Dillon to consider updated development agreement with Uptown 240

The Uptown 240 construction site off Lake Dillon Drive is pictured Sept. 13 in Dillon.
Sawyer D’Argonne/Summit Daily News

The Dillon Town Council will hold a special meeting next week to consider an amendment to the development agreement with Uptown 240, which would extend the deadline for the developer to complete a series of public improvement projects and provide a path forward for continued construction.

Developers on Uptown 240 broke ground on the project in June 2019, but a loss of financing as a result of the COVD-19 pandemic caused serious snags in the process, and construction shut down in April 2020. As part of the development agreement with the town, the developer was required to construct a number of public improvements by the end of September, including repairs to sidewalks and road pavement on Lake Dillon Drive and West Buffalo Street, among others.

That deadline has come and gone, and the work has all been left uncompleted. On Oct. 1, the town issued a default notice to the developer and filed a lien on the property to secure payment of outstanding utility and attorney fees.

If council decides to pass the amended development agreement, the deadline for such improvements would be pushed back to the end of October 2022.

“We worked together the last couple weeks to correct the language so that we can modify and amend that development agreement, extending out those deadlines so that we can hit them appropriately as we restart construction,” Uptown 240 President Danilo Ottoborgo said.

The amendment’s approval would also open the door for developers to bring in additional funding to kick-start construction again. Ottoborgo said he’s closing in on a bridge loan that would help clear the title on the property, and he’s anticipating closing a subsequent loan from the same lender to fund continued construction.

When asked if there were any concerns the deals wouldn’t get done, Ottoborgo voiced confidence.

“Other than general market conditions and what every business faces when going through a lending process, (I have no concerns) other than those,” Ottoborgo said.

Town Manager Nathan Johnson said town officials are still approaching the topic cautiously.

“I would say that (Town Council) is a little concerned because they feel that they’ve had this discussion with Uptown 240 before, and nothing has resulted after those discussions,” Johnson said. “… Almost the past two years this project has sat dormant. What they have been told by the developer is that financing is 30 days out, is 30 days out. And we’ve heard that time and time again, and I think we’re to the point now where if it doesn’t happen, we need some swift action to not only take down the crane but also clean up the site.”

The draft amendment agreement notes an expectation that the developer would close on the bridge loan by early December at the latest and on the construction loan in the first quarter of 2022. Johnson said if the bridge loan hasn’t come through by mid-December, Town Council would likely have to again update the development agreement with new dates or otherwise “determine what we can and cannot do pertaining to this project.”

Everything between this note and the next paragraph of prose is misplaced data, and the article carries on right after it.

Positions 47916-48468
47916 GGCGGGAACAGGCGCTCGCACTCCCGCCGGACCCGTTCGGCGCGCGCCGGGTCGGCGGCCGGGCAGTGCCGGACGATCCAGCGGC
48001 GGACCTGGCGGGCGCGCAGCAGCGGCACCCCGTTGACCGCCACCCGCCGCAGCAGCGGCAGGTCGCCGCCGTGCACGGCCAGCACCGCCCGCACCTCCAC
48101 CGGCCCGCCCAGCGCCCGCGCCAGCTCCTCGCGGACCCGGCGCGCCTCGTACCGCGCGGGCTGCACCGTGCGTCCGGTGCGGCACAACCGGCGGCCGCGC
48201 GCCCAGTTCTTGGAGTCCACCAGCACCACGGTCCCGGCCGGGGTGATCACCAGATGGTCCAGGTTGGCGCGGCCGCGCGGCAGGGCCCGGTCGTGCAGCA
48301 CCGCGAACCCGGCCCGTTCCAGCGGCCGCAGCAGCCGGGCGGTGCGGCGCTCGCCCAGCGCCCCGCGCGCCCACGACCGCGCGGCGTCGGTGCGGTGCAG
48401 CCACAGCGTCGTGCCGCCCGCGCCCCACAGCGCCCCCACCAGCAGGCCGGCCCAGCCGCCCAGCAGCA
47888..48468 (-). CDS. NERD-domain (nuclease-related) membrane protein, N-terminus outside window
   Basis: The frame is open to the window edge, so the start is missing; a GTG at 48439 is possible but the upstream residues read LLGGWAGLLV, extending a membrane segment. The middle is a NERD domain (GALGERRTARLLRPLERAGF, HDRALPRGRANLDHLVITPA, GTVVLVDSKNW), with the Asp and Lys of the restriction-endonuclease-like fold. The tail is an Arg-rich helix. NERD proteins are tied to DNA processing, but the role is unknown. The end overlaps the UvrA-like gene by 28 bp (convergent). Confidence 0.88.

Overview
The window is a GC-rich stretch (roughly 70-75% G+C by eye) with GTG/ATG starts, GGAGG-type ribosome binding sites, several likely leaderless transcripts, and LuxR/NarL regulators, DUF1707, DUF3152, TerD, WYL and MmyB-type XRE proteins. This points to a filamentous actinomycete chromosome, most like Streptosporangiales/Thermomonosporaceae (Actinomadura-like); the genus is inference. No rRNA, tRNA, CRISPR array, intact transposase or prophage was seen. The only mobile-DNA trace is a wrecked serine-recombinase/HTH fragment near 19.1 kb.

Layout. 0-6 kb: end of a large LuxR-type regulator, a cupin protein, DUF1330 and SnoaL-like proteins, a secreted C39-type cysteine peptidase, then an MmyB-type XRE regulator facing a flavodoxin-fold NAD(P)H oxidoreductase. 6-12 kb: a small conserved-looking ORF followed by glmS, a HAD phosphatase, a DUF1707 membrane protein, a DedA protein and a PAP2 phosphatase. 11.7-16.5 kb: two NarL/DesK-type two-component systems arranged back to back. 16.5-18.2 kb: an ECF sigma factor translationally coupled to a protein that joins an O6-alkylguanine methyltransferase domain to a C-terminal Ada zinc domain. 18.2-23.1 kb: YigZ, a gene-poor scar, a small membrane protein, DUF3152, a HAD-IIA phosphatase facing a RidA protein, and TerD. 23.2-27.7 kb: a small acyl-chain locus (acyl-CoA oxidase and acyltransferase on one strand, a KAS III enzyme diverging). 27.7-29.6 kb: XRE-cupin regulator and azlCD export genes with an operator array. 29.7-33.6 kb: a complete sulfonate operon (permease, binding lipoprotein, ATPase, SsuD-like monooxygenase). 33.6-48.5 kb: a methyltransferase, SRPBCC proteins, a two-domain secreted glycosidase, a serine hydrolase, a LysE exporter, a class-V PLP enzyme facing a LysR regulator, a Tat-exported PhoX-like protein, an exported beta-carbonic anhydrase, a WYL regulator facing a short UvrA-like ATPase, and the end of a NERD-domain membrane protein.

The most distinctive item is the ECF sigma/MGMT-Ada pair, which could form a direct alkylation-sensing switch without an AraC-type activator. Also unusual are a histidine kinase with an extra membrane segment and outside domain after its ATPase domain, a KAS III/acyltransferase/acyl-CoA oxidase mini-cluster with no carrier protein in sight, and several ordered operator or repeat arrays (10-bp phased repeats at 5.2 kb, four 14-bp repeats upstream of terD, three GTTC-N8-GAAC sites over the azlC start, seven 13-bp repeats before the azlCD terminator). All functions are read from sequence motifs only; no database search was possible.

In addition to setting new completion dates for public improvements, the amended development agreement council will consider next week also stipulates that the developer would have to submit an improvement guarantee of nearly $265,000, essentially a deposit that the town could use to ensure the improvements get done one way or another.

Recently installed concrete barriers line Lake Dillon Drive in front of the Uptown 240 development Thursday, Nov. 18.
Sawyer D’Argonne/Summit Daily News

Johnson said the town recently used part of a $16,000 improvement guarantee previously submitted by Uptown 240 to acquire and install concrete barriers along the right of way on Lake Dillon Drive and on the property line bordering Homewood Suites by Hilton to improve safety on the site.

“What we’re trying to alleviate is any type of vehicle — if you look at a morning … where it’s icy and there’s a little bit of snow — having a barrier there to stop them from going into that bank where there’s a big drop-off between the bank and the foundation of the parking structure,” Johnson said.

Johnson said the Town Council would consider the amended development agreement during a meeting Tuesday, Nov. 23.

Ottoborgo said he’s appreciative of the community members who have continued to support the project throughout its struggles.

“My entire family (and I) appreciate their support and encouragement and words of kindness when we were going through some of these difficult times,” Ottoborgo said. “The last year and a half has been a challenge for everyone, and their support has been incredible to have.”

Ottoborgo said he was hesitant to give any solid timeline for when he thinks construction could resume, but he said he was eager to get things moving again.

“I can assure you it’s as soon as I can make it happen,” he said.

Support Local Journalism

Support Local Journalism

As a Summit Daily News reader, you make our work possible.

Summit Daily is embarking on a multiyear project to digitize its archives going back to 1989 and make them available to the public in partnership with the Colorado Historic Newspapers Collection. The full project is expected to cost about $165,000. All donations made in 2023 will go directly toward this project.

Every contribution, no matter the size, will make a difference.